Researchers at Yale believe that blood tests could predict severe COVID cases and death itself, because blood contains biological signals that are now showing a pattern
When people get into hospital with COVID, there is a tenseness about them. Will they become a critical case? Will they become a fatality? Healthcare staff are pushing to their limits to make sure that patients are given appropriate care – but what if there was a way to predict who was going to need it?
In a separate study, diabetes was found to be a potential omen for hospitalisation or death. In another, scientists pin down COVID fatality to a specific set of genes.
However, the first study only directs attention to a whole swathe of the population with diabetes and the second provides some interesting genomic research directions – but no pragmatic way to figure out who will get hit hard by the virus.
Now, a research team based at Yale propose that regular blood tests could be used to predict severe COVID or fatality in a patient.
How biological signals in the blood can tell all
In this new study, the team report that a series of biomarkers, or biological signals, associated with white blood cell activation and obesity can predict severe outcomes in COVID-19 patients.
Dr Hyung Chun, lead author and associate professor of medicine in cardiovascular medicine and pathology, said: “Patients with high levels of these markers were much more like to require care in the intensive care unit, require ventilation, or die due to their COVID-19.”
A type of white blood cell signifies future issues
The team used proteomic profiling on 100 patients, on their first day of being in hospital. They also had access to data from 3,000 patients who attended Yale New Haven Hospital.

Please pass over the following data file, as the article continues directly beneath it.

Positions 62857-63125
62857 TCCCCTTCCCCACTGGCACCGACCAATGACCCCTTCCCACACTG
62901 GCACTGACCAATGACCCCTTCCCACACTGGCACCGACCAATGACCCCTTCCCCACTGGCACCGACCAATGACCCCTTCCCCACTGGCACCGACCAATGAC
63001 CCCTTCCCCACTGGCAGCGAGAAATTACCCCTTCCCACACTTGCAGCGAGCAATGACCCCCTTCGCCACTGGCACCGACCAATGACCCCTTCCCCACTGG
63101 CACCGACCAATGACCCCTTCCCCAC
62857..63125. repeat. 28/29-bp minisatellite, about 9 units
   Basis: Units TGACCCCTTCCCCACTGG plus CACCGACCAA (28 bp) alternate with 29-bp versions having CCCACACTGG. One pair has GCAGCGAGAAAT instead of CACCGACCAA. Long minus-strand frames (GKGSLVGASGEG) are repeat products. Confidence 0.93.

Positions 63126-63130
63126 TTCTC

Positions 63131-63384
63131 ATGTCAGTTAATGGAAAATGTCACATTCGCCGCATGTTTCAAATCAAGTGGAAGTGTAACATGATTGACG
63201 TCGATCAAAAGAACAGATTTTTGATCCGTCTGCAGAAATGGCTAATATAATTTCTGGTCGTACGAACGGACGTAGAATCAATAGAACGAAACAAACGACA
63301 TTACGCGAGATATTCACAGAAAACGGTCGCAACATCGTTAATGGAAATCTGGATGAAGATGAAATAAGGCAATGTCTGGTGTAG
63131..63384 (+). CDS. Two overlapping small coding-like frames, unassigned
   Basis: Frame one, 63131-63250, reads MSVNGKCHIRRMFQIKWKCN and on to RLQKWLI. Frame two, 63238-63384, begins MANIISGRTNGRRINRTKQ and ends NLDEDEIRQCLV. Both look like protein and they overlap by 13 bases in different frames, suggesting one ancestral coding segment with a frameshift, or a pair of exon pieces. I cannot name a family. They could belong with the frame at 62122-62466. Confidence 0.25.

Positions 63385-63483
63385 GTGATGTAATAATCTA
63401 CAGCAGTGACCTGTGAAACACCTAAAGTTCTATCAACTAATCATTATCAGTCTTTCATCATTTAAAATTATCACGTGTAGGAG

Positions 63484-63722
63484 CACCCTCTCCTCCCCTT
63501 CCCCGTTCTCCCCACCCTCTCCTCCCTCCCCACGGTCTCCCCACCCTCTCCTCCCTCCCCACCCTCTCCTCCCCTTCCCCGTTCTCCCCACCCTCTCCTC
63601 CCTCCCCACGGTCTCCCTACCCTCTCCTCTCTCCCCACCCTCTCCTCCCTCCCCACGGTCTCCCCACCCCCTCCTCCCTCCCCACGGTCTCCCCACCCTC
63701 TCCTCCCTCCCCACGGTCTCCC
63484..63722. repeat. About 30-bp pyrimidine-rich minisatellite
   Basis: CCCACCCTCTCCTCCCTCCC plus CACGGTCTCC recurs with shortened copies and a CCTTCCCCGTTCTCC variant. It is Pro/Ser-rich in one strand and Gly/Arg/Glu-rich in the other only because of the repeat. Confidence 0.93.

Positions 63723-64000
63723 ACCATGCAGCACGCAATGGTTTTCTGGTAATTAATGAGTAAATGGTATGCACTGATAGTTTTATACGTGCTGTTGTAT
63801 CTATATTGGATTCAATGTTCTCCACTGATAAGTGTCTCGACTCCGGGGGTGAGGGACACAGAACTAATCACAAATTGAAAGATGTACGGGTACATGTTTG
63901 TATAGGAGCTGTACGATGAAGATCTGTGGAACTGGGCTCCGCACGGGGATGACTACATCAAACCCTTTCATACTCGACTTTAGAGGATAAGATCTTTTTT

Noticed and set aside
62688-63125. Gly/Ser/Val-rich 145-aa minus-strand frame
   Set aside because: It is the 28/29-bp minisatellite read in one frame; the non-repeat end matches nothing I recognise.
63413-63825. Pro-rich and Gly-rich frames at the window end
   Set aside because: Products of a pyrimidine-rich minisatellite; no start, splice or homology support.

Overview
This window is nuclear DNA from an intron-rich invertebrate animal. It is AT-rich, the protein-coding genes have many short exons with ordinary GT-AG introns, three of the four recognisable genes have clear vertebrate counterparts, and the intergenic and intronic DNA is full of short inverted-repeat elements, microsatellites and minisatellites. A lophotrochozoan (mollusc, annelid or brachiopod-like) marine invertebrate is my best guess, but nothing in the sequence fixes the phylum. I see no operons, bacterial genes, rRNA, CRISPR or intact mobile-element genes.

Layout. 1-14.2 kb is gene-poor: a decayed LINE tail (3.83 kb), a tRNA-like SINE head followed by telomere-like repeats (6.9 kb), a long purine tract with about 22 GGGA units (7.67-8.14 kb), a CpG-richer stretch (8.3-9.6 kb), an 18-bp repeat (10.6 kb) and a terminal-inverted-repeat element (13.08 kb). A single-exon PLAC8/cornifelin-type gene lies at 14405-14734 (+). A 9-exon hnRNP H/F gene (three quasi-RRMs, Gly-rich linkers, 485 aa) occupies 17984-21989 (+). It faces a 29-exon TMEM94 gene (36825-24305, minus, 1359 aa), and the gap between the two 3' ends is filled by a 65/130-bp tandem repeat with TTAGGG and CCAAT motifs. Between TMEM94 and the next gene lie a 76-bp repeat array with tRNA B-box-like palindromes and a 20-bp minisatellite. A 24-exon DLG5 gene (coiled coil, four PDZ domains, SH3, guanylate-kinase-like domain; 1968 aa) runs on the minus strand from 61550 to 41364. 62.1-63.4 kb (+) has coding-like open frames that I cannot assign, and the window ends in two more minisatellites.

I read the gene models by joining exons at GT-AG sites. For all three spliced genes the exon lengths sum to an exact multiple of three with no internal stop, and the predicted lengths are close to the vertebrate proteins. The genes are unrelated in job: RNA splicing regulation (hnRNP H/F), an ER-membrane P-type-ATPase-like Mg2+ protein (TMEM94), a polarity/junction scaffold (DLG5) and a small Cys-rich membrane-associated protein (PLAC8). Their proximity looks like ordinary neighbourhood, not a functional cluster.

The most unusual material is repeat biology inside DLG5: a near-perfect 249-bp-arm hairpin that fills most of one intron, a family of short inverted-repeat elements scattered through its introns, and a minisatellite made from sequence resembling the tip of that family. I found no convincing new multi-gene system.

They found that five proteins (resistin, lipocalin-2, HGF, IL-8, and G-CSF) that are associated with neutrophils, a type of white blood cell, were elevated in patients who later became severely ill.
Neutrophils are inflammatory cells, which elevate during obesity and also during the hyper-inflammation of COVID-19 on tissue cells in the body.
Incredibly, elevated neutrophil levels were present before symptoms of severe COVID even arrived.
All the COVID-19 patients in the ICU had elevated neutrophil markers, while these biomarkers remained low for patients who never developed severe illness.
Patients with lower levels of this white blood cell stayed alive
Dr Chun further commented: “If a diagnostic test could be ordered early, it could give us a better sense of who is more likely to become critically ill and will benefit from a higher level of care and consideration for therapies that affect the immune system early on in their hospitalization.
“Many of these drugs do carry potential side effects, and these tests may help identify those patients who would benefit the most.
“We are hoping these findings motivate other groups to look at their own patient populations.”